GCSE Review.

All PP students logged onto SMHW and GCSEPod.

Teacher records and work samples show improved quality and frequency of homework.

Detailed actions:

1.    Launch Show-my-homework and GCSEPod to all students.

2.    Ensure all PP students are logged on and can access it at home.

3.    Share information with parents at parents’ evenings, information evenings and through flyers sent home in reports.

4.    Monitor homework club, make sure all PP students with ‘below expectation’ for homework are asked to attend.

5.    Provide ICT at lunchtime for PP Y11 students and monitor use.

6.    PL to track homework by PP students after each data cycle and put students onto homework report if problem persists.

7.    Ensure class teachers monitor homework closely and follow department processes if homework isn’t done well.

 Desired outcome B

 Chosen approaches

 Evidence and/or rationale for this choice

Staff lead

Date for review

Impact after the review

More students who are eligible for pupil premium funding are able to extra-curricular activities and enrichment specifically to promote further and higher education.

All PP students surveyed.

Subject leaders to audit attendance of PP students at extracurricular activities.

Student one to one meetings with discussions around the provision of these activities and remove any barriers stopping the students attending.

To offer all those in receipt of pupil premium the opportunity to participate in extracurricular activities at school which may incur a cost (e.g. Peripatetic music lessons, DoE).

The school to contribute to the cost of either hire of specialist equipment or for the actual instruction itself if appropriate.

To ensure these students have access to funding for sporting activities, curriculum trips, year group trips, residential trips and for other opportunities outside the classroom.

EEF

Aspirational interventions; Very low or no impact for moderate cost based on very limited evidence. Impact 0.

Sports participation; Low impact for moderate cost based on limited evidence. Impact +2.

PWE

Subject leaders

Half termly review of the extracurricular registers analysing those disadvantaged students who have attended as well as matching these names with the interviews previously undertaken.

Survey Monkey Survey results.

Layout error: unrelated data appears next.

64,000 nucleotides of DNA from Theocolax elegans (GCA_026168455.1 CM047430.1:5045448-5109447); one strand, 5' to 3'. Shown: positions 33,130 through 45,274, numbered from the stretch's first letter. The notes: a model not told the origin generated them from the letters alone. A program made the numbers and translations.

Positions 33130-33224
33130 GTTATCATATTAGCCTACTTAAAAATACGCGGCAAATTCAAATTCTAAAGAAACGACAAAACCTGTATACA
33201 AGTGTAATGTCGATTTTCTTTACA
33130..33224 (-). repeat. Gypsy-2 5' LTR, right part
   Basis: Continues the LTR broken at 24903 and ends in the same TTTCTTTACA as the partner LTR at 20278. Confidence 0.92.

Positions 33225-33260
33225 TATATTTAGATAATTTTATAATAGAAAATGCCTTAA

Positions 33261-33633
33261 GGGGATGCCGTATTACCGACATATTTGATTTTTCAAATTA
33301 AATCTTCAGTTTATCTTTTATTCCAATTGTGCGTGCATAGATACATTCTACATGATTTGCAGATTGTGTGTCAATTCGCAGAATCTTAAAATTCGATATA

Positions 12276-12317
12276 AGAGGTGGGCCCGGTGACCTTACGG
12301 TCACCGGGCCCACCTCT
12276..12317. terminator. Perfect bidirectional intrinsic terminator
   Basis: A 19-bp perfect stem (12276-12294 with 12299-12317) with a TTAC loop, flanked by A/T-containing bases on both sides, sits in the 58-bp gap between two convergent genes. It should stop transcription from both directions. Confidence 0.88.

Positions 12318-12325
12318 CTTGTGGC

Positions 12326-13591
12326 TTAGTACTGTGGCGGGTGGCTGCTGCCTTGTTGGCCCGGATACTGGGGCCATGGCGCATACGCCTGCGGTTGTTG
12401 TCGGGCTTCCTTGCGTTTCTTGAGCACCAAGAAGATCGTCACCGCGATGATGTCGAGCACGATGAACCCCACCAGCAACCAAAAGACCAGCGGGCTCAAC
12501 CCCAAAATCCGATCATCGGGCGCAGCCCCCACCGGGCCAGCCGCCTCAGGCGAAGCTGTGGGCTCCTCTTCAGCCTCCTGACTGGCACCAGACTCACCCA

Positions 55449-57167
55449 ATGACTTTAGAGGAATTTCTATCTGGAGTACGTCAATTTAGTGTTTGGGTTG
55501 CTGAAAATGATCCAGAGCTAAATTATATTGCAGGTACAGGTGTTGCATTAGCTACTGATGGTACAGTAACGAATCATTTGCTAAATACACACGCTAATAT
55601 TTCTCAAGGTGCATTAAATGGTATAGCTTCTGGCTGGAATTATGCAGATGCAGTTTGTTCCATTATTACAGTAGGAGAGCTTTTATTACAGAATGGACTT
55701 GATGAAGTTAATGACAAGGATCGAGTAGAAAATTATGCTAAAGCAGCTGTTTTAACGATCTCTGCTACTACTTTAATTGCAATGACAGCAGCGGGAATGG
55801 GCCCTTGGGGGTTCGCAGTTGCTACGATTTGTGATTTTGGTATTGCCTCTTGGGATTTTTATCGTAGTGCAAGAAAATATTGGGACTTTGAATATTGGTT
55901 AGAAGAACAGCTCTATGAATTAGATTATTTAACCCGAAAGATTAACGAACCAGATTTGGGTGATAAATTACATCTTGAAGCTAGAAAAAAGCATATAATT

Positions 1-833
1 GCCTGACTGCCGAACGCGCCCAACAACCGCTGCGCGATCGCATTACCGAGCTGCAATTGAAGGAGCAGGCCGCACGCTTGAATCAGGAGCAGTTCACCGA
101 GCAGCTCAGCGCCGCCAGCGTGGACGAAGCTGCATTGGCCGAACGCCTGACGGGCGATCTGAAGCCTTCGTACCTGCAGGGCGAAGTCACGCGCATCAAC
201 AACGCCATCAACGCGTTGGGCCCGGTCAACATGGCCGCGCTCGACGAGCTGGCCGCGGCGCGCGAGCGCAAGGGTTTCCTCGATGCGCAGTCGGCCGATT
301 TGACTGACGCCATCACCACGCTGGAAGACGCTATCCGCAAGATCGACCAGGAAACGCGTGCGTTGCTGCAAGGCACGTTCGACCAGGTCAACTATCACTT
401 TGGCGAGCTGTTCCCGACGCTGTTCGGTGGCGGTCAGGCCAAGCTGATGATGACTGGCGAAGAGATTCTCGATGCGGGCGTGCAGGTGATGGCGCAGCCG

Discussions with the pupils/students about the activities they have participated in.

Increased uptake of extra-curricular activities.

Higher proportion of disadvantaged students stay onto 6th form.

Detailed actions:

1.    Ensure all students have access to trips, visits and all enrichment activities. 

2.    PL to monitor uptake by PP students and ensure students area aware of the financial contributions available

3.    Ensure all PP students, through CAIEG provision, access 1-2-1 interviews with 6th form team to increase uptake of 6th form in 2017.

4.    Provide range of motivational speakers and talks from employers, to broaden horizons

 Desired outcome C

Chosen approaches

Evidence and/or rationale for this choice

Staff lead

Date for review

Impact after the review

Improved rates of progress across the school for the high attaining pupils eligible for pupil premium.

The sharing of good practice across the school which includes the interventions and strategies that work for individual students, the interventions that work across departments.

Focussed and relevant events at any outside establishments as well as promotion activities by our own 6th form.

Individualised and relevant academic targets for the students concerned.

 

PWE

Subject leaders

Termly meetings after each round of tracking data.

GCSE Review.

Student voice from more able indicates increased challenge in lessons…

Improved outcomes for more able.

Proportions of A*-A grades increase.

Detailed actions:

1.    High attainers who are also PP identified and shared with staff as key group, to be highlighted on seating plans – ‘star’ group

2.    Progress of this group monitored by PL after every data cycle and underachieving students identified.  Groups identified given high priority amongst all relevant staff and focused intervention used to raise progress.

3.    PL learning conversations with students to discuss effort, homework, and challenge, parents informed.

4.    6th form interviews to share entry requirements and discuss options.

5.    Whole school CPD to share good practice to particularly focus on strategies most likely to gain maximum impact in as short a time as possible.

 

 Desired outcome D

 Chosen approaches

 Evidence and/or rationale for this choice

Staff lead

Date for review

Impact after the review

The increase in the literacy skills means that this is no longer a barrier to the learning of the pupil premium students.

Analysis of CATS data, reading ages, and spelling age data.  Identify those of low literacy skills

Paired reading for pupil premium students who have literacy skills below their expected ages.

1-2-1 Intervention using SSENIS (Sefton) as well as internal sessions.